There would also be the problem of disposing of approximately 4 units of heat for every 1 unit of electrical power generated, as I mentioned in an earlier thread. CHP is probably the only viable use for such a multi-unit system (usual caveats).

• schmued

A battery pack for buffering the electrical energy would solve this problem …
To be honest, I don’t like the phrase “A COP of 6” when the units are mixed! Everything is ok when the I/o ratio (I would call it like this: Input to output energy) is over 1.0. That means electrical input 1000W electrical output 1100W (conversion losses already substracted) that is the only relevant factor!

• Jimr

Have you priced a battery pack and control that would intermittently supply and control, say 6000 w. Everything about these configurations add up to a lot of money.

• Robert Mockan

Batteries might be a possible solution except typically have a net electricity storage to use efficiency in the 50% range.
If the LENR reactor is running at COP=6 battery storage for peaks like you describe could exceed the net available electric power from the power system.

• No expert, but I doubt it’s that difficult, or else hybrid cars wouldn’t work as efficiently as they do.

• But in this case, at ‘COP’=6 the margins are so narrow that losing 50% of the available energy would probably be fatal, as Robert says. Such a system would never have a significant surplus of power that could be drawn off as output.

• It would about as much use as one of those toy steam engines with a dynamo. They usually get through 100ml of alcohol in 20 minutes and can just about light up a pea bulb after all the losses in the system!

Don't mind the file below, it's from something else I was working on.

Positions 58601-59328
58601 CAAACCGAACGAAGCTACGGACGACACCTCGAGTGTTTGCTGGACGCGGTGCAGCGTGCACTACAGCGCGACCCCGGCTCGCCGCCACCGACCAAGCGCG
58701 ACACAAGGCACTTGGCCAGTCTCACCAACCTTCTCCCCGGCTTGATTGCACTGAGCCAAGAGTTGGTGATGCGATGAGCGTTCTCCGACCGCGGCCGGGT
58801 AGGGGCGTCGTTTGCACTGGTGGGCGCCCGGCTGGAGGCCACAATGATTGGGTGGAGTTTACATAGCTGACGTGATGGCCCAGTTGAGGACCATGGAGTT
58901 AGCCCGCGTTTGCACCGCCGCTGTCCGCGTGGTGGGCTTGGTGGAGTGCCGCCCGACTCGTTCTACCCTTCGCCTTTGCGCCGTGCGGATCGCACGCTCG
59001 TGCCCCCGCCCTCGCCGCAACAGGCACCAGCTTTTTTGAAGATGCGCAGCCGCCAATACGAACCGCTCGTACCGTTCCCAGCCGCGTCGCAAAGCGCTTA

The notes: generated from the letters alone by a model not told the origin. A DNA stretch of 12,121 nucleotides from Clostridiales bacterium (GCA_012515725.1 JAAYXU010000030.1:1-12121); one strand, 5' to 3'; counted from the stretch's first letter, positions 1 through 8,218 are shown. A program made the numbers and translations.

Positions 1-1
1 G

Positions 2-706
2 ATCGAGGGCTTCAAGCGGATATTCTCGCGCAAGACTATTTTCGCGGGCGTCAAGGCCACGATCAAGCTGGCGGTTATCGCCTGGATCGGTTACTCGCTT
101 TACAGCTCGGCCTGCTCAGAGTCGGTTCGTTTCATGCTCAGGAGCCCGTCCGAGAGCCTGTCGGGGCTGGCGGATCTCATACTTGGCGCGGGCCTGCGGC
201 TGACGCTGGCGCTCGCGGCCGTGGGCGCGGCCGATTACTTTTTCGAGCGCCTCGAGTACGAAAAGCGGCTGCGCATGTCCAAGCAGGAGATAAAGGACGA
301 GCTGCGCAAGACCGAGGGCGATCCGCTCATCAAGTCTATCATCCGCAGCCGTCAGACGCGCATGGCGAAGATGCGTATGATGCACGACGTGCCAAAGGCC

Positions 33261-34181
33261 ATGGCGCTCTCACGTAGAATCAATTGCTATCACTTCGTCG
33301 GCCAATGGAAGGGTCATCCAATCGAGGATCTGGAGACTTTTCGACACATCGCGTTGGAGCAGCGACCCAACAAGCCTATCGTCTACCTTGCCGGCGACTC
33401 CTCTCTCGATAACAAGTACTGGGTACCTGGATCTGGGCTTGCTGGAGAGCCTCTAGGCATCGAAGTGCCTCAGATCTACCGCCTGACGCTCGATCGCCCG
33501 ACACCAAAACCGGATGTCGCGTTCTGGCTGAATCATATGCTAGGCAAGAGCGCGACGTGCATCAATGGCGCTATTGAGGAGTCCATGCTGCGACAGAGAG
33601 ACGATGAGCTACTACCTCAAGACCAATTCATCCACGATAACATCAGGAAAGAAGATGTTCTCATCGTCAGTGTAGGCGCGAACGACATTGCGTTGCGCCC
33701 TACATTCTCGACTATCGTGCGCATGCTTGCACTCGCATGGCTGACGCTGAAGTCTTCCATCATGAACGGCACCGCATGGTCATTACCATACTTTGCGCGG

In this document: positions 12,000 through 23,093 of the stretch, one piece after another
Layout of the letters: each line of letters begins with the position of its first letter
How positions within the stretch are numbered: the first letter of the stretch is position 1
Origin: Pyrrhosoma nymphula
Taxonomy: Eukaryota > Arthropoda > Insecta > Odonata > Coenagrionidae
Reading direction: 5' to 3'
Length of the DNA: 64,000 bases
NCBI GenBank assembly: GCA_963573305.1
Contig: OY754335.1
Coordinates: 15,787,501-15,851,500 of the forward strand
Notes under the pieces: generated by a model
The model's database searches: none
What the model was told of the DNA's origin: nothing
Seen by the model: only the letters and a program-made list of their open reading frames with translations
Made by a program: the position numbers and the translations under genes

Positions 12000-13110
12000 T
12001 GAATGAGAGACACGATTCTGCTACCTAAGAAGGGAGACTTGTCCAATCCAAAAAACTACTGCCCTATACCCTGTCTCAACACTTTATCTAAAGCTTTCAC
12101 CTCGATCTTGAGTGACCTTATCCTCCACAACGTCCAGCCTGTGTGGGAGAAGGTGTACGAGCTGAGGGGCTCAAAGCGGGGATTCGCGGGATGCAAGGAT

• Ron

Start up power and running power should be very different. Since the LENR system generates heat, very little input power for heat should be needed. Some power is used for control systems and valves but after one control system + a redundant computer only valves need to be duplicated. Once a multi E-cat system is running, I think the energy required is minimal.

Using CHP for industrial or building use, the efficiency should be higher than 60% and could go as high as 80%. A 1MW system could produce 600KW to 800KW equivalent of which about 350KW (35% of 1MW) would be electricity. The remainder would provide heat for the building and industrial processes. Heat used to run the E-Cat should be minimal after start up and I would like Mr. Rossi to explain the 166KW figure and separate start up power from running power.

• Andrew Macleod

For this to happen it would need 100% reliability. One break in the chain would bring the whole system down. Redundancy is needed.

• Filip

In serie, yes, in paralell, no, it’s like your Christmas lights, in the early days, you had to change a light, I think

• Ged

In a branching tree, the weakest link is the root. Knock that out, and all the leaves collapse.

• Iggy Dalrymple

Yes, but trees sometimes produce cavitation, a form of hot fusion.

• GreenWin

Iggy knows stuff he shouldn’t.

• Andrew Macleod

In parallel you won’t get the multiplying effect, energy out will be a direct ratio to what’s going in, in series as the chain gets bigger the output grows by atleast a factor of 2.

Parallel 16 units with an output of say 200kw and an input of 100kw =1600kw or 100kw gain per unit
Series 15 units with an output of 200kw and an input of 100kw closed
looped still equals 1600kw output with only 100kw being used from an outside source instead of 1600kw in parallel

Series 16:1
Parallel 2:1

• techmate

If anyone had an Ecat in their posession they could do all kinds of things with it.
Right now “0” Ecats x anything is still 0 Ecats.

You are all being sarcastic right?

• Jay

techmate – no worries no one is speaking to you.

• techmate

Correct you are not speaking you are typing!

I find it interesting that every time a guy named Rossi posts something from his condo in Florida there is quite a flurry of “what ifs”!